After nearly three months of silence, Twitch is responding to streamer James “Phantoml0rd” Varga’s lawsuit against the company.
Varga filed the lawsuit in February, nearly 600 days after he was first banned from the platform for allegedly promoting an off-platform Counter-Strike: Global Offensive gambling site that he was tied to, CSGO Shuffle. The lawsuit claims his ban was mishandled, breaking a contract he signed with the company. Varga is seeking financial retribution, alleging that Twitch’s ban led to his character being misrepresented. A further inability to generate revenue from streaming, a former full-time job, has supposedly caused irreparable damages.
In Twitch’s counter-complaint filed on May 2 and first reported by journalist Richard Lewis, however, the company says it handled Varga’s ban properly, and demands “an award of compensatory damages” for harm Varga brought upon the company and Twitch users. The company is also arguing that any supposed damages alluded to in Varga’s lawsuit are “vague, uncertain, imaginary, and speculative.”
Twitch’s code of conduct states that streams showcasing content that promotes “illegal activity, mail fraud, pyramid schemes or investment opportunities or advice not permitted by applicable law” are strictly prohibited. The company is arguing that those rules were in place when Varga signed his contract, and that he was therefore expected to abide by the rules in question.
Valve and Twitch addressed the CS:GO skins gambling problem in July 2016, and according to Twitch’s counter-complaint, Varga was contractually obliged to adhere to both Twitch’s and Valve’s rules. Twitch stated at the time:
Today Valve released an announcement clarifying the intended use of Steam’s trading system and OpenID API. Valve specifically notes that using “the OpenID API and making the same web calls as Steam users to run a gambling business is not allowed by our API nor our user agreements.”
As a reminder, per Twitch’s Terms of Service, broadcasters are not permitted to stream content that breaks the terms of service or user agreements of third-parties. As such, content in which the broadcaster uses or promotes services that violate Valve’s stated restrictions is prohibited on Twitch. Our Rules of Conduct lists other examples such as playing pirated games and playing on unauthorized private servers.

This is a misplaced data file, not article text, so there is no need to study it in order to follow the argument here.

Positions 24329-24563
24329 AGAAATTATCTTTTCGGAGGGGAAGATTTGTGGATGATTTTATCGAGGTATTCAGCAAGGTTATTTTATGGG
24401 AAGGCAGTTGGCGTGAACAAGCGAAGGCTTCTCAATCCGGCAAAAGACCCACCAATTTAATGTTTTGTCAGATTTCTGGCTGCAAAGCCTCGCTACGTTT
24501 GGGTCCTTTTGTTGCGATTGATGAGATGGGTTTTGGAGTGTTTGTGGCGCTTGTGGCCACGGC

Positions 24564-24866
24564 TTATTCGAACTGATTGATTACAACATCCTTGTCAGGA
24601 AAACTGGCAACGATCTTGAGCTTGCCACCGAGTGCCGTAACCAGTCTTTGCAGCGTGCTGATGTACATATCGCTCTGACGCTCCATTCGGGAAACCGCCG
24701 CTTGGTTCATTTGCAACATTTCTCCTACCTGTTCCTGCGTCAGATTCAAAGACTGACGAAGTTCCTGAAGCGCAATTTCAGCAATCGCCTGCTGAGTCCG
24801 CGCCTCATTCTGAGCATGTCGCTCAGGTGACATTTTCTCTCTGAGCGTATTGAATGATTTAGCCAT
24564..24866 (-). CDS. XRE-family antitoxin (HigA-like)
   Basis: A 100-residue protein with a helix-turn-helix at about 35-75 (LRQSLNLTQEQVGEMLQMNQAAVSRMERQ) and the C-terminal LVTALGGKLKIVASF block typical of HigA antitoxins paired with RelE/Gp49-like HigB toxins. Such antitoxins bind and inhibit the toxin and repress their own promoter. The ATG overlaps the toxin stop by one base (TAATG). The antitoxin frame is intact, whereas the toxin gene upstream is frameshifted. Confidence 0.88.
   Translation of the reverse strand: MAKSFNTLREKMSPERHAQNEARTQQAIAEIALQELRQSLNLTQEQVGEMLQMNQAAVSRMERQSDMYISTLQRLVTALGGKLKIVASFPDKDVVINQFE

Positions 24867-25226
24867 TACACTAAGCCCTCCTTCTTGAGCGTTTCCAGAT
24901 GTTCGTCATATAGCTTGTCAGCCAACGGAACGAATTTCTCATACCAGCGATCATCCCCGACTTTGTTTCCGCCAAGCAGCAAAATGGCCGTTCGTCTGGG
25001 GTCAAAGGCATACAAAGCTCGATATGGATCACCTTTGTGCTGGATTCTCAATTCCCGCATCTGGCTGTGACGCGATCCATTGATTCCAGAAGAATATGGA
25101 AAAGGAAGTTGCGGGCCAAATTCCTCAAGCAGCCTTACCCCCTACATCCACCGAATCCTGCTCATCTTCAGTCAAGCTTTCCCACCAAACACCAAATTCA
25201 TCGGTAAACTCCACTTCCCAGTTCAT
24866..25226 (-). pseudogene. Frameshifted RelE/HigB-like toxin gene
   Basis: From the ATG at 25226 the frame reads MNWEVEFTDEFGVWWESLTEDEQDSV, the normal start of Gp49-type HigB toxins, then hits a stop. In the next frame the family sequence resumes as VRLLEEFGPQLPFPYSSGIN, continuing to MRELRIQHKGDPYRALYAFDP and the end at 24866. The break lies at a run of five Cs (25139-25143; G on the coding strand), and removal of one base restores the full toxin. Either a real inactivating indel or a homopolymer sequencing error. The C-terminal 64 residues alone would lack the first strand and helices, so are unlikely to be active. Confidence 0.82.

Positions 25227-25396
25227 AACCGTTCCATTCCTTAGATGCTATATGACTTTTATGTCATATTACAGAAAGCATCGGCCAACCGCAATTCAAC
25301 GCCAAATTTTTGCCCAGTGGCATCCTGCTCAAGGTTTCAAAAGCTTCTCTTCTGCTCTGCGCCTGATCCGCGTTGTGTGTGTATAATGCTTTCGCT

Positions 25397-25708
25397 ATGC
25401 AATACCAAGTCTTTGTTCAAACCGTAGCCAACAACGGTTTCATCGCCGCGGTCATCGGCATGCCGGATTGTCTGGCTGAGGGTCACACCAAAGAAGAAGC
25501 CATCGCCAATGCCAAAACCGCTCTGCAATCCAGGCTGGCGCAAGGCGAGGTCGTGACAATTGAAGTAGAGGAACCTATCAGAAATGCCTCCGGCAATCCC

Twitch’s counter-complaint argues that the service’s Rules of Conduct that were in effect between Nov. 20, 2015, and Dec. 31, 2016, declare that “all content that is neither gaming related nor permitted under the rules for Twitch Creative Content is prohibited from broadcast.” Twitch’s response specifically states that “CS:GO skin gambling content is not considered ‘gaming’ or creative content, and therefore users and partners, like Mr. Varga, were prohibited from broadcasting it on Twitch.”
The counter-complaint doesn’t address arguments made by Varga in the original lawsuit, in which Varga claimed that Twitch representatives told him he was “permitted to broadcast the very content that [Twitch] later used as an excuse to illegally terminate his contract” as a Twitch Partner. Documents submitted by Twitch, however, allege that Varga’s complaint is “barred, in whole or in part, by [Varga’s] waiver.”
The company further states that Varga was warned and received penalties approximately a year in advance “for streaming content that violated his contract with Twitch, Twitch’s Terms of Service and its Rules of Conduct.” Varga received his first warning on Sept. 25, 2015, and was notified again in April and May of 2016, according to Twitch. The company says it terminated Varga’s account on June 22, 2016, after recording his ninth violation “in the span of two months.”
Twitch’s rebuttal doesn’t suggest how much the company is looking for in redresses, adding that a full amount will be addressed at the trial. The company is asking for compensatory damages and full coverage of legal fees throughout the duration of the case. You can read the full counter-complaint below.